Spoken is the past participle form of "to speak".
Read more about Spoken.
Some articles on spoken:
... The Versant suite of tests are computerized tests of spoken language available from Pearson ... Versant tests were the first fully automated tests of spoken language to use advanced speech processing technology (including speech recognition) to assess the spoken language skills of non-native speakers ...
... Tagalog is widely spoken in the region ... In Marinduque, Tagalog is spoken with a unique blend of Bicolano and Visayan languages ... In the interior of Mindoro, various languages are spoken by Mangyans, and they include Iraya, Alangan, Tawbuid, Hanunoo, Tadyawan, Buhid, and Ratagnon ...
... at least 92 different living languages are spoken in Nepal, though other studies list 123 living languages ... The major languages of Nepal (percent spoken as mother tongue) are Nepali (49%), Maithili (12%), Bhojpuri (8%), Tharu (6%), Tamang (5%), Newari/Nepal Bhasa (4%), Magar (3%), Awadhi (2%), Thulung (R ... The remaining languages are each spoken as mother tongue by less than one percent of the population, for example Dura ...
... Papiamento (or Papiamentu) is the most widely spoken language on the Caribbean ABC islands, having the official status on the islands of Aruba and Curaçao ... Papiamento has two main dialects Papiamento, spoken primarily on Aruba and Papiamentu, spoken primarily on Bonaire and Curaçao ...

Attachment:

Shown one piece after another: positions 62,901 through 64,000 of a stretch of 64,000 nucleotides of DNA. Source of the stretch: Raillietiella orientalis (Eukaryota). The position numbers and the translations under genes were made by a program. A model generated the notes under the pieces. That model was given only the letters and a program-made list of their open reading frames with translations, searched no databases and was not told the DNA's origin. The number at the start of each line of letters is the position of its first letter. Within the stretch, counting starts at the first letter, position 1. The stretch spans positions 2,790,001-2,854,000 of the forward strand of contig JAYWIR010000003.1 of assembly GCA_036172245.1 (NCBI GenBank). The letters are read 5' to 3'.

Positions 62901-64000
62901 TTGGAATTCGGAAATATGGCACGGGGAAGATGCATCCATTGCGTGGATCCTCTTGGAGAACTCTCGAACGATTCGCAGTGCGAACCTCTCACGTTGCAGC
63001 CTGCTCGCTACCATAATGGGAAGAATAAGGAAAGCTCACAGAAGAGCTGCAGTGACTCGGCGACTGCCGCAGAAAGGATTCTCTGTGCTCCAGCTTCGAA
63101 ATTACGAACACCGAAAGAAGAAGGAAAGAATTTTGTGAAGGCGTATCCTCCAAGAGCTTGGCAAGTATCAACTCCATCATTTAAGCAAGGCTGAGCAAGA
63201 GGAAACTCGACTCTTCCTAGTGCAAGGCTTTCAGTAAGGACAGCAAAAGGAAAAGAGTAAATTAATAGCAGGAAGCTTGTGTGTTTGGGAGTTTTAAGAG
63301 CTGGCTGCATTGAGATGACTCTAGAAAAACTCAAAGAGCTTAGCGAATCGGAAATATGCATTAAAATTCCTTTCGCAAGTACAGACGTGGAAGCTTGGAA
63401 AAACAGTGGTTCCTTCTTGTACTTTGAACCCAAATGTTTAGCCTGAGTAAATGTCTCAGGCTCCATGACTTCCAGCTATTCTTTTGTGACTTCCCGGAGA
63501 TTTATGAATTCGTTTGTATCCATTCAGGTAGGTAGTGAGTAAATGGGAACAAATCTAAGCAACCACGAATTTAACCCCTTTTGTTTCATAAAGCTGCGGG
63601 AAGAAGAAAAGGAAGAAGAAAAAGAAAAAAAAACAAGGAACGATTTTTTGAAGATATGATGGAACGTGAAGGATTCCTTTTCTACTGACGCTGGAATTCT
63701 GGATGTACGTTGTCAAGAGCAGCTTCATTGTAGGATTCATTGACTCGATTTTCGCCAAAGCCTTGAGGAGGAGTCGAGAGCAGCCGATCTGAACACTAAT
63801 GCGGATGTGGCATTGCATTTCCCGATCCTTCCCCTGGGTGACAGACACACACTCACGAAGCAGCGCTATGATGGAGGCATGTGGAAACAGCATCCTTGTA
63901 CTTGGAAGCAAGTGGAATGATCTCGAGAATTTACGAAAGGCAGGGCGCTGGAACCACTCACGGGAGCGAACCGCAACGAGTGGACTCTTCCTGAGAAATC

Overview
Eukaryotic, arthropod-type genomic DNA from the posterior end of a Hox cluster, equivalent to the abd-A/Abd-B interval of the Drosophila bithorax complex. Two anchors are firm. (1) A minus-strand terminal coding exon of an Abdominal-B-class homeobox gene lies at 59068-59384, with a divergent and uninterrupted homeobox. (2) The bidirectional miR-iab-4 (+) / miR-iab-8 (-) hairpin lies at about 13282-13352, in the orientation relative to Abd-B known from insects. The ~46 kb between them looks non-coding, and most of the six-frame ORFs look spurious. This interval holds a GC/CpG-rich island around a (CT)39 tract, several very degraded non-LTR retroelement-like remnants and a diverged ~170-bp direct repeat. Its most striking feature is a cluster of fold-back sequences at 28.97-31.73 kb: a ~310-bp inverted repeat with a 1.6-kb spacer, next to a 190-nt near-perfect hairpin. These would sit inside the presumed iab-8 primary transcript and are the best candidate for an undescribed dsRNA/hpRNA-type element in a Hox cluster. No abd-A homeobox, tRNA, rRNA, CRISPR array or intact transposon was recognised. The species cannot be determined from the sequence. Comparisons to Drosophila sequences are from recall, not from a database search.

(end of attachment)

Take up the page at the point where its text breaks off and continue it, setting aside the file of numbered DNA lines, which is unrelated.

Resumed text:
... Aymara (Aymar aru) is an Aymaran language spoken by the Aymara people of the Andes ... It is also spoken around the Lake Titicaca region of southern Peru and, to a much lesser extent, by some communities in northern Chile and in Northwest Argentina ...
More definitions of "spoken":
- (adj): Uttered through the medium of speech or characterized by speech; sometimes used in combination.
Example: "A spoken message"; "the spoken language"; "a soft-spoken person"; "sharp-spoken"
Famous quotes containing the word spoken:
“I shall christen this style the Mandarin, since it is beloved by literary pundits, by those who would make the written word as unlike as possible to the spoken one. It is the style of all those writers whose tendency is to make their language convey more than they mean or more than they feel, it is the style of most artists and all humbugs.”
—Cyril Connolly (19031974)
“Weep bitterly, and make great moan, and use lamentation, as he is worthy, and that a day or two, lest thou be evil spoken of: and then comfort thyself for thy heaviness. For of heaviness cometh death, and the heaviness of the heart breaketh strength.”
—Apocrypha. Ecclesiasticus 38:17-18.
“We all haveto put it as nicely as I canour lower centres and our higher centres. Our lower centres act: they act with terrible power that sometimes destroys us; but they dont talk.... Since the war the lower centres have become vocal. And the effect is that of an earthquake. For they speak truths that have never been spoken beforetruths that the makers of our domestic institutions have tried to ignore.”
—George Bernard Shaw (18561950)